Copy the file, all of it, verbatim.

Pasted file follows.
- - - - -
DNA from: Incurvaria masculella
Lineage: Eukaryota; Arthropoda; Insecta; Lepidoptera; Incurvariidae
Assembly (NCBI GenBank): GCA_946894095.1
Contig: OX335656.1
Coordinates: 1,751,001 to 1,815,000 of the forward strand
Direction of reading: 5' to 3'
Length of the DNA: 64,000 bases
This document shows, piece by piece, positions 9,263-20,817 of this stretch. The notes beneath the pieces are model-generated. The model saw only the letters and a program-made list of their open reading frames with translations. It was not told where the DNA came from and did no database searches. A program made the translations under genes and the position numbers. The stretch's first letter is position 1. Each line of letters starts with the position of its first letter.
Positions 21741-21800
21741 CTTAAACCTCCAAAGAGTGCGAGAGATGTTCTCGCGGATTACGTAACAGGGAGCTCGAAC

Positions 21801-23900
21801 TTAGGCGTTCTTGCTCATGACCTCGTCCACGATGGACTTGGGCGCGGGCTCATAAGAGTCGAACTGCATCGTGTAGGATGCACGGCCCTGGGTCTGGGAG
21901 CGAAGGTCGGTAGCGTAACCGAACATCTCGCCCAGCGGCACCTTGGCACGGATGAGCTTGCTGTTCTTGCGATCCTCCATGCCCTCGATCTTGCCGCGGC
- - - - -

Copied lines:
DNA from: Incurvaria masculella
Lineage: Eukaryota; Arthropoda; Insecta; Lepidoptera; Incurvariidae
Assembly (NCBI GenBank): GCA_946894095.1
Contig: OX335656.1
Coordinates: 1,751,001 to 1,815,000 of the forward strand
Direction of reading: 5' to 3'
Length of the DNA: 64,000 bases
This document shows, piece by piece, positions 9,263-20,817 of this stretch. The notes beneath the pieces are model-generated. The model saw only the letters and a program-made list of their open reading frames with translations. It was not told where the DNA came from and did no database searches. A program made the translations under genes and the position numbers. The stretch's first letter is position 1. Each line of letters starts with the position of its first letter.
Positions 21741-21800
21741 CTTAAACCTCCAAAGAGTGCGAGAGATGTTCTCGCGGATTACGTAACAGGGAGCTCGAAC

Positions 21801-23900
21801 TTAGGCGTTCTTGCTCATGACCTCGTCCACGATGGACTTGGGCGCGGGCTCATAAGAGTCGAACTGCATCGTGTAGGATGCACGGCCCTGGGTCTGGGAG
21901 CGAAGGTCGGTAGCGTAACCGAACATCTCGCCCAGCGGCACCTTGGCACGGATGAGCTTGCTGTTCTTGCGATCCTCCATGCCCTCGATCTTGCCGCGGC